He needed more food. He gingerly peeled off the surgical tape holding on the controller and its cable. Experimentally, he stood. His inner ear twirled rollercoaster for a minute or two, but then it settled down and he was actually erect — upright — well, both, he could cut glass with that boner, it was the first one he’d had in a year — and walking!
He stole out into the hallway, experiencing a frisson of delight and then the burning ritual humiliation of any person who finds himself in a public place wearing a hospital gown. His bony ass was hanging out of the back, the cool air of the dim ward raising goose-pimples on it.
He stepped into the next room. It was dusky-dark, the twilight of a hospital nighttime, and the two occupants were snoring in contratime. Each had his (her? it was too dark to tell) own nightstand, piled high with helium balloons, Care Bears, flowers and baskets of nuts, dried fruits and chocolates. Saliva flooded Liam’s mouth. He tiptoed across to each nightstand and held up the hem of his gown, then grinched the food into the pocket it made.
Stealthily, he stole his way down the length of the ward, emptying fruit-baskets, boxes of candy and chocolate, leftover dinner trays. By the time he returned to his room, he could hardly stand. He dumped the food out on the bed and began to shovel it into his face, going back through the code, looking for obvious bugs, memory leaks, buffer overruns. He found several and recompiled the apps, accelerating the pace of growth in his muscles. He could actually feel himself bulking up, feel the tone creeping back into his flesh.
He’d read the notes in the READMEs on waste heat and the potential to denature enzymes, so he stripped naked and soaked towels in a quiet trickle of ice-water in the small sink. He kept taking breaks from his work to wring out the steaming towels he wrapped around his body and wet them down again.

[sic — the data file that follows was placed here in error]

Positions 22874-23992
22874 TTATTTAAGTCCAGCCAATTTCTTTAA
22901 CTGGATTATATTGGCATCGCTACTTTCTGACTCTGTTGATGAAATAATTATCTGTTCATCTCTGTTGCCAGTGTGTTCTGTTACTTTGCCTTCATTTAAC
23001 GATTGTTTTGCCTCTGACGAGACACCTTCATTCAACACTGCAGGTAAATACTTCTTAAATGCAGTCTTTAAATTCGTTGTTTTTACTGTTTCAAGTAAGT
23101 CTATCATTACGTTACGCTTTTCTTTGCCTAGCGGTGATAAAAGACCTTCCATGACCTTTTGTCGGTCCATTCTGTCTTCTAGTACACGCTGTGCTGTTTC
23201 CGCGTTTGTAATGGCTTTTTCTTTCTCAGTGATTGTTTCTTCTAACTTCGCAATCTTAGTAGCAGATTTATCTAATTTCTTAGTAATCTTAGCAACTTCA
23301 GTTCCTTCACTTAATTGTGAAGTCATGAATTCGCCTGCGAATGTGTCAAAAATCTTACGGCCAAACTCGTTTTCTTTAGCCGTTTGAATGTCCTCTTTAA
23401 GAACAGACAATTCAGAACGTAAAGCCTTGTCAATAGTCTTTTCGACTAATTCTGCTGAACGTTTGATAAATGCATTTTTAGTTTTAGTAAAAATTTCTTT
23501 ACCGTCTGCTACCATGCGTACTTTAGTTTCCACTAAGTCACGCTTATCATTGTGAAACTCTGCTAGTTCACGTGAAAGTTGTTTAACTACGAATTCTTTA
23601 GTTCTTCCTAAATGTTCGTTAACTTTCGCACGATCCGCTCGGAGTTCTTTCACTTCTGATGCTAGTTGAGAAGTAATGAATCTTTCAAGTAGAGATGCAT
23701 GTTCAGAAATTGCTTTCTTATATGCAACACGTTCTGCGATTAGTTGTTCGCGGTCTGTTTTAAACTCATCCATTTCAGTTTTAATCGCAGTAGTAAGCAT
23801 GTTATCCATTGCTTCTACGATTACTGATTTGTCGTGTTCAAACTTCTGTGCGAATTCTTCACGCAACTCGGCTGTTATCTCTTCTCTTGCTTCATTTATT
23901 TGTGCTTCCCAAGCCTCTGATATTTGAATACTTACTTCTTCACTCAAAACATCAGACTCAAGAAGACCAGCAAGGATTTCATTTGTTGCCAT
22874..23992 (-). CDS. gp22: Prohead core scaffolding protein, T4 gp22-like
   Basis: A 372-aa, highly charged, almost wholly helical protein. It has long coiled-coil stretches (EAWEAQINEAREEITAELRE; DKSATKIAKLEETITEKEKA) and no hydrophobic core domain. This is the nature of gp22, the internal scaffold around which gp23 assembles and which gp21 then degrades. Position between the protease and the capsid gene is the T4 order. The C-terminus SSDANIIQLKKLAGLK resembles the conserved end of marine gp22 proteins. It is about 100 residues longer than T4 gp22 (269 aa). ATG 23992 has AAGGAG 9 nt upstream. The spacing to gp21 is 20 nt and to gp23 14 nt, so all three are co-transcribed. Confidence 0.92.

The next time he rose, his legs were springy. He parted the slats of the blinds and saw the sun rising over the distant ocean and knew it was time to hit the road, jack.
He tore loose the controller and its cable and shut down the computer. He undid the thumbscrews on the back of the case and slid it away, then tugged at the sled for the hard-disk until it sprang free. He ducked back out into the hall and quickly worked his way through the rooms until he found one with a change of men’s clothes neatly folded on the chair — ill-fitting tan chinos and a blue Oxford shirt, the NoCal yuppie uniform. He found a pair of too-small penny-loafers too and jammed his feet into the toes. He dressed in his room and went through the wallet that was stuck in the pants pocket. A couple hundred bucks’ worth of cash, some worthless plastic, a picture of a heavyset wife and three chubby kids. He dumped all the crap out, kept the cash, snatched up the drive-sled and booted, badging out with the tech’s badge.
“How long have you been on the road, then?” Murray asked. His mouth tasted like an ashtray and he had a mild case of the shakes.
“Four months. I’ve been breaking into cars mostly. Stealing laptops and selling them for cash. I’ve got a box at the rooming-house with the hard-drive installed, and I’ve been using an e-gold account to buy little things online to help me out.”
“Help you out with what?”
“Hacking — duh. First thing I did was reverse-engineer the interface bug. I wanted a safe virus I could grow arbitrary payloads for in my body. I embedded the antiviral hardening agent in the vector. It’s a sexually transmissible wellness, dude. I’ve been barebacking my way through the skankiest crack-hoes in the Tenderloin, playing Patient Zero, infecting everyone with the Cure.”